Building a system of value-based healthcare relies on meeting an organization’s data needs. In fact, data is indeed healthcare’s most valuable resource – and arguably the world’s as well. The current healthcare system is comprised of digital information; from electronic medical records to billing data to analytics to disease registries to administrative data and beyond, clinical, operational, and financial outcomes of healthcare depend on data. That makes healthcare systems notorious targets for cyber threats.
As technologies evolve, such as AI and predictive health models, data will become even more of an asset. Consumer health data is something that drives collaborative mergers and is used for research and new product development. It is critical that data is protected to preserve how organizations function and grow.
The science of protecting electronic systems and information from threats is a rapidly evolving field. Cybersecurity has 3 broad goals: protecting the confidentiality, integrity, and availability of information. Each of these three areas has many sub-areas and niches that healthcare information technology (HIT) experts focus on. The average hospital system IT service desk is responsible for 278 systems. The lower 25% of hospitals report 208 systems. That is a lot of disparate data to maintain securely, especially considering it comes with different configurations and security needs. These commonly found systems include:
- electronic health records
- e-prescribing system
- PACS (radiology) system
- IV infusion pumps
- vital signs machines
- surgical equipment
- refrigeration systems
- smart HVAC systems
- telehealth systems
- cardiac monitoring
Recognizing and preventing cyber threats
Malicious phishing attacks, ransomware, and malware and their impacts on healthcare continue to be on the rise. Phishing emails are particularly common (and highly effective), as they fool the email recipient into clicking on a link that discloses sensitive information. Ransomware attacks usually work by infecting a system and encrypting it, thus denying access to users. The data is essentially held hostage and a demand is made for payment to release it.
According to the 2021 IBM Security Report, the average total cost of a ransomware breach in the U.S. is now up to $4.62 million. These costs are spread across 4 cost centers:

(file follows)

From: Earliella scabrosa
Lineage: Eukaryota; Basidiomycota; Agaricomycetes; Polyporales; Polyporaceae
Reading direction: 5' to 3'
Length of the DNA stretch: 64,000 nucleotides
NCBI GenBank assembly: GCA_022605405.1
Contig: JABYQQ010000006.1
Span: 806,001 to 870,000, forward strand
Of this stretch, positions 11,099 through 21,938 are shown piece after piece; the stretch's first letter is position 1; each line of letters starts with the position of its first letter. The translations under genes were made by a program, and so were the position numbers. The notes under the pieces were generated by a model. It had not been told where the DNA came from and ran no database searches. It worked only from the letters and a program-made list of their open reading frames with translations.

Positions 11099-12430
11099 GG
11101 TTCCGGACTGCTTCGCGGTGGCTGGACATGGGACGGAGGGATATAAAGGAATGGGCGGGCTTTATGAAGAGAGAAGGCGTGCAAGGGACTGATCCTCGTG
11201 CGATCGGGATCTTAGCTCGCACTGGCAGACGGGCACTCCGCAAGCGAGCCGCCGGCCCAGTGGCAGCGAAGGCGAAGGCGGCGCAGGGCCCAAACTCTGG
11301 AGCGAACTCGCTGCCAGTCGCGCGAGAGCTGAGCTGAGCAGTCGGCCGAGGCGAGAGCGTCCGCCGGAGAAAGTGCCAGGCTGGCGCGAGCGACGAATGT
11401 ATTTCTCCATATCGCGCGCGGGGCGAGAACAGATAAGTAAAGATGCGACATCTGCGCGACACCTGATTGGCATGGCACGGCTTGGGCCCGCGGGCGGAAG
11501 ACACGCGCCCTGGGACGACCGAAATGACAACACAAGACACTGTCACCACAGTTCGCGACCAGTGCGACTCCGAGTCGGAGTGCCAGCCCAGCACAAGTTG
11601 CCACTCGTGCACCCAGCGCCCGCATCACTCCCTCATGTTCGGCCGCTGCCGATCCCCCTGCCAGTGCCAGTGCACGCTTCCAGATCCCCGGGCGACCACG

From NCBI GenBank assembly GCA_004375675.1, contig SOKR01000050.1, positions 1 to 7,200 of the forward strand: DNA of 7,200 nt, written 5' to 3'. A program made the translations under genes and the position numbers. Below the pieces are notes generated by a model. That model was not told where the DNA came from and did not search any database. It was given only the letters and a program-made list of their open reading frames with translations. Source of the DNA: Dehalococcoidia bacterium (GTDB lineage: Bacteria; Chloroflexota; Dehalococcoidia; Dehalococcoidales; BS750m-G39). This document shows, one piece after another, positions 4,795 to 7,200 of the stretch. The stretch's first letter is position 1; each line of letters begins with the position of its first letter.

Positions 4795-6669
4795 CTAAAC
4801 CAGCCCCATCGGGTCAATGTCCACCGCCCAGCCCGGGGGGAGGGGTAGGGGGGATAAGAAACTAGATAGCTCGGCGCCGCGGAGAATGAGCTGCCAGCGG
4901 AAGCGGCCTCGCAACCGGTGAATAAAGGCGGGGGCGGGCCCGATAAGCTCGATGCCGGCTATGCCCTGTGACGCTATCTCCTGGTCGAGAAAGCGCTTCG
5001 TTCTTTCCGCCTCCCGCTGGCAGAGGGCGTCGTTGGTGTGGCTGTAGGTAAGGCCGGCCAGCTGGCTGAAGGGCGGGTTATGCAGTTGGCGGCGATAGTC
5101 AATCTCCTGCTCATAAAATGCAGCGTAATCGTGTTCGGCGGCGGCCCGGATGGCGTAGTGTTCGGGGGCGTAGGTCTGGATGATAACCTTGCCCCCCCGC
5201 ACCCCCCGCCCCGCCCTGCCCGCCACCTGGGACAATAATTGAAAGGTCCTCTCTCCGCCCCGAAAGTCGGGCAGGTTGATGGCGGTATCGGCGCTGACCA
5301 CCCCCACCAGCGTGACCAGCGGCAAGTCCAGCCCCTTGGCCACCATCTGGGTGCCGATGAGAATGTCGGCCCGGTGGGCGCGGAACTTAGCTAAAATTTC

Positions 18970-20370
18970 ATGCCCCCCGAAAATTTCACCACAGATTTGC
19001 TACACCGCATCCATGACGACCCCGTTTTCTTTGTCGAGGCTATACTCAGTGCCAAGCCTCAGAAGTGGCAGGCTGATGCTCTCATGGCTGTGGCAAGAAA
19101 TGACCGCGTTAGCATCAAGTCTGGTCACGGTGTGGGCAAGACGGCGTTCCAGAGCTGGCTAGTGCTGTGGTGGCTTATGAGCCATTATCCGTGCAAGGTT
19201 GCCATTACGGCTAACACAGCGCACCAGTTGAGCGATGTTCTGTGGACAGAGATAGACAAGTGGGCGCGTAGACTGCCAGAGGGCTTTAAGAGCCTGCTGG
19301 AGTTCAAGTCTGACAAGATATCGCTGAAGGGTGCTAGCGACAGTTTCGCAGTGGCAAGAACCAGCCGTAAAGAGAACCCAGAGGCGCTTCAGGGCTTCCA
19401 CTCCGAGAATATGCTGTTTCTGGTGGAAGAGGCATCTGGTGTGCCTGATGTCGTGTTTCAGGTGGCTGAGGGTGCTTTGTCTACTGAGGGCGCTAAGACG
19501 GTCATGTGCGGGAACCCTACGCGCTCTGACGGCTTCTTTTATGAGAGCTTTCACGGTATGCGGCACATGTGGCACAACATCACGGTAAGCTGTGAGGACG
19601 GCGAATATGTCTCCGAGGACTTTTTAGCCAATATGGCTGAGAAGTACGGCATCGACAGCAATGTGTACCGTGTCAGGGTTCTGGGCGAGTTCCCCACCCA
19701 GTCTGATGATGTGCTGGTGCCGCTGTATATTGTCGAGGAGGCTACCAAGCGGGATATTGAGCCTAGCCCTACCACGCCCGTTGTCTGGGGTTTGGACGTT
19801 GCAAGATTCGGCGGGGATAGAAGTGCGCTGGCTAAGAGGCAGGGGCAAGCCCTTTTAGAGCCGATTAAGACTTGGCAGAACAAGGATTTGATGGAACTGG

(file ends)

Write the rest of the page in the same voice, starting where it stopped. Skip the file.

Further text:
- detection and escalation
- lost business
- post-breach response
Breaches examined for this study ranged from between 2,000 and 101,000 compromised records. Newsworthy large security breaches by businesses, restaurants, credit card companies, etc. are well-known with ransomware and destructive attacks costing more than other types of breaches. However, the study shows that healthcare breaches are even more expensive. It notes that for 11 consecutive years, healthcare has “had the highest industry cost of a breach.”
Costs can come in non-monetary forms as well. In 2020, a German woman died in what is being called the first fatality from a ransomware attack. Cyber criminals hit a hospital in Düsseldorf, Germany, and encrypted patient data, holding it hostage until payment was made. The ransomware hit 30 servers at the hospital, forcing the hospital to reject emergency patients as systems crashed. Because of this, one woman suffered treatment delays as she was moved to a neighboring hospital, resulting in her death. Criminals know that hospitals can’t afford downtime – and are likely to pay quickly.
Assessing cyber threat prevention and budgeting
The 2021 IBM report reveals that 2020 was the costliest year yet for healthcare data breaches; however, cybersecurity spending is lower in the healthcare sector than any other industry. The average healthcare system spends approximately 4% – 7% of its budget on cybersecurity compared to about 15% for other sectors such as the financial industry. The rapid growth of new technology without similar investment in cybersecurity effectively increases the surface area of threat vulnerability without increasing protective measures.
So how should healthcare organizations decide how much is enough? And how specifically should they invest in cyber threat prevention, monitoring, and protection measures? That must begin with identifying and prioritizing such events and then partnering with experts who take a strategic approach in driving IT intelligence in healthcare.
Growing an impactful HIT team
HIT professionals can conduct a security risk analysis, allowing healthcare executives and HIT leaders to build a strategy that fits an organization’s needs and adheres to best practices in cyber protection. Having such experts in place means having a strong line of defense against cyber incidents and their impact.
HIT teams can:
- assess the organizational cybersecurity risk
- recommend the right technology solutions for maximum impact
- analyze what responses would look like in different scenarios
- empower organizations to make informed and connected decisions
Cybersecurity compliance failures can undoubtedly cost healthcare organizations millions of dollars per breach. Investing in tenured HIT consultants can kick-start a higher level of security for existing and future data investments as healthcare organizations pave the way toward optimized patient care and successful digital transformation, interoperability and data utilization.
The healthcare industry has access to and authors more mission critical data than any other industry, and the challenge to provide a better patient journey and positive healthcare outcomes are ever increasing.
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